A FAMILY of five who fled persecution in Burma will become citizens for the first time at the Bendigo Town Hall on Australia Day.
Ghay Moo Moo, who waited in a refugee camp on the Thai-Burma border for 17 years to be resettled, said he would be proud to finally be a citizen of a country.
"My family and I have never been citizens of any country," he said.
"We are Karen, so Burma does not recognise us as citizens."
Mr Moo met his wife Paw Paw Nway, who had been in the camp since 1986, when they attended school together as children in the Mae La refugee camp.
Their three children - Ta Na, Hser Nay Ta, Moo Ler Bwe - were all born in the camp.
Mr Moo says living in the Mae La camp felt like being a bird in a cage.
"You are not allowed to leave," he said.
"Because it is not safe.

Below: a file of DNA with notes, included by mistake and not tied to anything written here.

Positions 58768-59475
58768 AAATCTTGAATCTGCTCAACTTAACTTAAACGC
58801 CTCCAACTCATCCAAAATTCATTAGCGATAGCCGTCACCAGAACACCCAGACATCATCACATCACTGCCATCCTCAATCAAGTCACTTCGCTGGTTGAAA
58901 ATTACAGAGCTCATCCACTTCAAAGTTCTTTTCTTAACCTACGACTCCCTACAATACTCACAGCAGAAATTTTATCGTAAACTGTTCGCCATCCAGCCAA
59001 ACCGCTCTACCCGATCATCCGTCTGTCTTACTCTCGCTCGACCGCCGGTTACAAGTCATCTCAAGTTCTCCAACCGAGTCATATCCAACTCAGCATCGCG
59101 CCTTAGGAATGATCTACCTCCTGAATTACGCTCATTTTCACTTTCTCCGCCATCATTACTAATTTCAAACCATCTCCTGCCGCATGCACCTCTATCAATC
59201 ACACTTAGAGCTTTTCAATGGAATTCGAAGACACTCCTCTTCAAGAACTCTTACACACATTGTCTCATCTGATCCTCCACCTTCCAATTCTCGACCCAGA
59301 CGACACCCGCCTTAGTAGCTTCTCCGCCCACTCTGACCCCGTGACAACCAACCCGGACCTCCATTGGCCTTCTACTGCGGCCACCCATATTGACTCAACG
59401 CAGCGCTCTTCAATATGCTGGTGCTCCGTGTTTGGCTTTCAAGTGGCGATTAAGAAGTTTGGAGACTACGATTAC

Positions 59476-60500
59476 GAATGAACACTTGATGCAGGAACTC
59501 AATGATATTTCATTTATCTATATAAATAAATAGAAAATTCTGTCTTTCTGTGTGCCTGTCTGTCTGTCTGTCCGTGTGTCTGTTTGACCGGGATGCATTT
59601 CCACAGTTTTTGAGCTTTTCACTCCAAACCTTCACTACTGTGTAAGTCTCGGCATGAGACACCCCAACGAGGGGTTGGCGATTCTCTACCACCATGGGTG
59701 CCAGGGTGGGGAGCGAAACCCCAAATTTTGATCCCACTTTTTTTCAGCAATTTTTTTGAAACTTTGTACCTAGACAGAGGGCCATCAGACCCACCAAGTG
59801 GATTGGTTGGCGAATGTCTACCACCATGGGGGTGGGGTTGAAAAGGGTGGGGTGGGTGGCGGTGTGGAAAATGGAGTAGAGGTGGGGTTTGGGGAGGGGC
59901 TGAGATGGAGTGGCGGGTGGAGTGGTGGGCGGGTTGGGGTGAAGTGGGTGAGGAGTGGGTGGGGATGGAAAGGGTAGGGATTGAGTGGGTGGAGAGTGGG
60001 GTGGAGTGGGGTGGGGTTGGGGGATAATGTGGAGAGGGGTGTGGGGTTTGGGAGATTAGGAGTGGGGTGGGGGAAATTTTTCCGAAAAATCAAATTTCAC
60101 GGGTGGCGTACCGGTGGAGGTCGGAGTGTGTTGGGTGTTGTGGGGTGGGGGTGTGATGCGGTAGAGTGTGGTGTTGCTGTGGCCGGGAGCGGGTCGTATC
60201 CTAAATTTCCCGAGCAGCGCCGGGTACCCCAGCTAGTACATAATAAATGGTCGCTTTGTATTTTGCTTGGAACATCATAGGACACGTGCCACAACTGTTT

"We were fenced in.
"We applied three times to come to Australia and were rejected.
"On the fourth attempt we were accepted, on January 28 2009 we came to here.
"We chose Australia because it has good policies and treats its citizens well.
"We flew to Melbourne from Bangkok.
"People are often shocked when I say we flew here.
"They think we came by boat."
Mr Moo said Australia meant freedom to his family.
"Everyone is treated equally," he said.
"I love everything about Bendigo except the weather.
"It's so hot but also gets cold."
Mr Moo says his family will finally be able to apply for passports and able to travel.
Paw Paw Nway Moo said she was excited to finally become a citizen.
The Moo Family will join 65 other people from Nepal, Mauritius, Myanmar, Fiji, Sudan, Nigeria, UK, Iran, Switzerland, Pakistan, Zimbabwe, India, Egypt, South Africa, China and Philippines who will become Australian citizens at a special ceremony in the Bendigo Town Hall.
City of Greater Bendigo Mayor Cr Barry Lyons said he believed the 70-plus new citizens was a record for the local ceremony.